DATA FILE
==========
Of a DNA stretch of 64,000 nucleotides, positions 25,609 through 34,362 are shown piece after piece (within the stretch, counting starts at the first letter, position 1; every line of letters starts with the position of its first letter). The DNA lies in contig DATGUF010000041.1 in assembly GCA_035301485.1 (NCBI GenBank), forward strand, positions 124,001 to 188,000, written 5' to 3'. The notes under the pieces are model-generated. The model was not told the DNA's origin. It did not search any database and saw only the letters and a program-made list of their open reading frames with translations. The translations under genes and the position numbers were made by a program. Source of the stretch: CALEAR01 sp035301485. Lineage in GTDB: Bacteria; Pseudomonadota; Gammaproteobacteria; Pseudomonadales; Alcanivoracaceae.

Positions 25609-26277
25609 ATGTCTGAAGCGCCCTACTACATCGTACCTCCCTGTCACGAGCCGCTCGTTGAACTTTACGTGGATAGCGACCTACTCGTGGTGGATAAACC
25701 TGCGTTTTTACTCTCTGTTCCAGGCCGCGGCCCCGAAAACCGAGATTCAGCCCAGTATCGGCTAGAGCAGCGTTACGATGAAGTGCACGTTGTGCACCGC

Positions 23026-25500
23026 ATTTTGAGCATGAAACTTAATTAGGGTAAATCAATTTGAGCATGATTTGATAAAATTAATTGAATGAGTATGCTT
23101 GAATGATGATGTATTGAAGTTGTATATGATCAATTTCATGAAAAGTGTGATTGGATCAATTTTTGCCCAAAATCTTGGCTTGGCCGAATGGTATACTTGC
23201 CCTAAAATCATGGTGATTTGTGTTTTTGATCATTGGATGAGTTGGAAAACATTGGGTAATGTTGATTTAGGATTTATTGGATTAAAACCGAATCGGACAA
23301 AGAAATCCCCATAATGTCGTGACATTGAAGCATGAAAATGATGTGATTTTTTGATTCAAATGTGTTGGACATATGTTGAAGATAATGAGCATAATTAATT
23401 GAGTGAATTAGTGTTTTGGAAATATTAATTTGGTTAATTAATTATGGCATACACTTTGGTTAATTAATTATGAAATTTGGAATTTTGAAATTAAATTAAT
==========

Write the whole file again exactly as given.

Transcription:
Of a DNA stretch of 64,000 nucleotides, positions 25,609 through 34,362 are shown piece after piece (within the stretch, counting starts at the first letter, position 1; every line of letters starts with the position of its first letter). The DNA lies in contig DATGUF010000041.1 in assembly GCA_035301485.1 (NCBI GenBank), forward strand, positions 124,001 to 188,000, written 5' to 3'. The notes under the pieces are model-generated. The model was not told the DNA's origin. It did not search any database and saw only the letters and a program-made list of their open reading frames with translations. The translations under genes and the position numbers were made by a program. Source of the stretch: CALEAR01 sp035301485. Lineage in GTDB: Bacteria; Pseudomonadota; Gammaproteobacteria; Pseudomonadales; Alcanivoracaceae.

Positions 25609-26277
25609 ATGTCTGAAGCGCCCTACTACATCGTACCTCCCTGTCACGAGCCGCTCGTTGAACTTTACGTGGATAGCGACCTACTCGTGGTGGATAAACC
25701 TGCGTTTTTACTCTCTGTTCCAGGCCGCGGCCCCGAAAACCGAGATTCAGCCCAGTATCGGCTAGAGCAGCGTTACGATGAAGTGCACGTTGTGCACCGC

Positions 23026-25500
23026 ATTTTGAGCATGAAACTTAATTAGGGTAAATCAATTTGAGCATGATTTGATAAAATTAATTGAATGAGTATGCTT
23101 GAATGATGATGTATTGAAGTTGTATATGATCAATTTCATGAAAAGTGTGATTGGATCAATTTTTGCCCAAAATCTTGGCTTGGCCGAATGGTATACTTGC
23201 CCTAAAATCATGGTGATTTGTGTTTTTGATCATTGGATGAGTTGGAAAACATTGGGTAATGTTGATTTAGGATTTATTGGATTAAAACCGAATCGGACAA
23301 AGAAATCCCCATAATGTCGTGACATTGAAGCATGAAAATGATGTGATTTTTTGATTCAAATGTGTTGGACATATGTTGAAGATAATGAGCATAATTAATT
23401 GAGTGAATTAGTGTTTTGGAAATATTAATTTGGTTAATTAATTATGGCATACACTTTGGTTAATTAATTATGAAATTTGGAATTTTGAAATTAAATTAAT